Proportional representation is a good starting point for democratic reform, but we can’t stop there

There are many exciting models that can help fix our broken democracy, writes Henry Bettley, and proportional representation is just one of them.

Not since 1931, when in the wake of the Great Depression Baldwin’s Conservatives romped home with 55% of the popular vote, has a party managed to command a majority of the popular vote at a UK general election. Yet in 18 of the subsequent 21 elections, we have seen majority governments returned. Blair’s 1997 landslide was the largest of these, winning 63% of seats on just 43% of the vote. And most recently, we have seen Boris Johnson’s victory handing him a majority of 80 but with a minority, 44%, of the votes. What we are seeing here is not the “tyranny of the majority” that John Stuart Mill warned against, but rather tyranny of the minority. As I write, a party with the support of the minority of the electorate is being given near-complete power to set the agenda in the House of Commons and can ensure that their legislation will withstand even large-scale rebellions from their own party. 

Clamours to do away with first-past-the-post (FPTP) and replace it with a more proportional system have recently grown, but the debate is not new. Between 1917 and 1931, a shift to the single transferable vote or the alternative vote (AV) was debated several times in the Commons, but was never adopted. More recently in 2011, the British public were offered a departure from FPTP in favour of AV. Voters could rank their preferences, with second, third, fourth and so on choices being taken into account until any one candidate gained an outright majority. However, even the leader of the campaign for AV, Nick Clegg, had described the mechanism as a “miserable little compromise”, as it was not truly a proportional system. Needless to say, it was resoundingly rejected at the ballot box.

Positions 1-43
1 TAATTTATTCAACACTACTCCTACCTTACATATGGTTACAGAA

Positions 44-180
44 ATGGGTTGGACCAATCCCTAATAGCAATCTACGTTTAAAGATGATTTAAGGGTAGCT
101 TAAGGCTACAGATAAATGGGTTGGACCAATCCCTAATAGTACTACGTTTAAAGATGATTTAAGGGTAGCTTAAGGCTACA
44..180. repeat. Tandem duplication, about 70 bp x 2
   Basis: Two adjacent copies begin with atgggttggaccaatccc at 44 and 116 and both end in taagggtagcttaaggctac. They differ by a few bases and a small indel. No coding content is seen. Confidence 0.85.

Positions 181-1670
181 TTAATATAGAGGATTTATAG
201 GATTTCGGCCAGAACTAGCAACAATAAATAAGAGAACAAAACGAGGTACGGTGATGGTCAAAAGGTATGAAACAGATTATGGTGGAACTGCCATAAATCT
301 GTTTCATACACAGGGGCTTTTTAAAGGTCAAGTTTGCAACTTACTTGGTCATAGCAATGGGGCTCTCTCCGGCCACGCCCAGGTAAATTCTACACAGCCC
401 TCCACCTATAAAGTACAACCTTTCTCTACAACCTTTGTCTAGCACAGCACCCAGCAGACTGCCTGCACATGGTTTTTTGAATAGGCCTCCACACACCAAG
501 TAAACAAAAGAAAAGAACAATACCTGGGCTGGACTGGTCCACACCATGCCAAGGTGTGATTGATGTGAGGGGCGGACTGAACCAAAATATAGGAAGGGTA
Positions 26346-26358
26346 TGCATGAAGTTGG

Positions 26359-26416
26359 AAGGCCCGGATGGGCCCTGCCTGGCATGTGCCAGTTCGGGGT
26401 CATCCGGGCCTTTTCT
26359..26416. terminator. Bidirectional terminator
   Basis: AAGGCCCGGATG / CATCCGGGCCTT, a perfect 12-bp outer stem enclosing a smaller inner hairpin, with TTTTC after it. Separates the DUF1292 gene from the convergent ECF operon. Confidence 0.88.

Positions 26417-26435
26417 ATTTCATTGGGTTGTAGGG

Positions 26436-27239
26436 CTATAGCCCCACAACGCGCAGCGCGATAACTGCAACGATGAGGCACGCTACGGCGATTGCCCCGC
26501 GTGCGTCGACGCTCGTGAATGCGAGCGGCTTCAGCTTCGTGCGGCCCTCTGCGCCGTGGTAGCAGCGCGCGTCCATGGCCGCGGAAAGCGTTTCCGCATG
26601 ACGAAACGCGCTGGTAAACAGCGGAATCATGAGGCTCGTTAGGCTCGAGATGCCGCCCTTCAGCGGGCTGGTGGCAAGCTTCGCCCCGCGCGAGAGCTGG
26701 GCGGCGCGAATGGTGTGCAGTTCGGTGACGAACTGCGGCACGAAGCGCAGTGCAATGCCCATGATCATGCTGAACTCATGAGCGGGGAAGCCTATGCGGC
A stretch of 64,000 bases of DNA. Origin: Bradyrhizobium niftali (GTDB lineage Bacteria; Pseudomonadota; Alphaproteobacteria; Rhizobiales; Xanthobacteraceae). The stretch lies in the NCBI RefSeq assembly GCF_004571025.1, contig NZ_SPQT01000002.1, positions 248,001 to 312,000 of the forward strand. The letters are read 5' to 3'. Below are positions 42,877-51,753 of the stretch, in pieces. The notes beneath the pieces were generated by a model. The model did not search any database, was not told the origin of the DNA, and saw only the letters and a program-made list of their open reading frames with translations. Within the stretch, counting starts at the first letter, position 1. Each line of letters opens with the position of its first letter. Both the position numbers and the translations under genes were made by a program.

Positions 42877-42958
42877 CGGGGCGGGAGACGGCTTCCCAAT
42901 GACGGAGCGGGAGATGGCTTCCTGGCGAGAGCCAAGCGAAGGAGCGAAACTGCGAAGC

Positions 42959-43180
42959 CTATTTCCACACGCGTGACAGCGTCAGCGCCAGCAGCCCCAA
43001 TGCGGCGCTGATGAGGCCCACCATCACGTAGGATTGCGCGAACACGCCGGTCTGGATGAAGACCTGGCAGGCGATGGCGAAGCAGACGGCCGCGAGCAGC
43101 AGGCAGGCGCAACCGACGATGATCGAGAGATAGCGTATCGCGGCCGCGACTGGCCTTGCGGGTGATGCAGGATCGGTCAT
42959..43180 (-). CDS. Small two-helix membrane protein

But now there is a new wave of supporters for real, proportional electoral reforms, vocalised through groups such as the Electoral Reform Society and relative newcomers Make Votes Matter. They have gained support from most parties from across the spectrum, with the exception of Labour and the Conservatives. This can be seen as acute gerrymandering, cartel politics at its finest. There is a growing movement within the Labour party to overturn FPTP, but there are suspicions that the hardline left-wing elements of the party feel that to implement rapid and seismic change, they would need an outright majority that could only be delivered by FPTP. 

Changing the voting system would instil the most fundamental constitutional change to our political system since universal suffrage was granted in 1928. Proponents claim that it would reconnect the millions who feel disenfranchised back to the political system. It would certainly be fairer, and we would see an end to majority governments, instead seeing the rule by consensus that has come to characterise the Nordic states amongst others. 

But the case for democratic reform does not stop with the voting system, although this is the largest possible upheaval, why stop here? Proportional representation is still a manifestation of representative, rather than direct, democracy. Attempts to assimilate aspects of direct democracy into our political system has so far been via the blunt instrument of referendums, with their associated ambiguities. There are lots of ideas that have the potential to give serious democratic power on a local and national level, harnessing the power of communities and online platforms.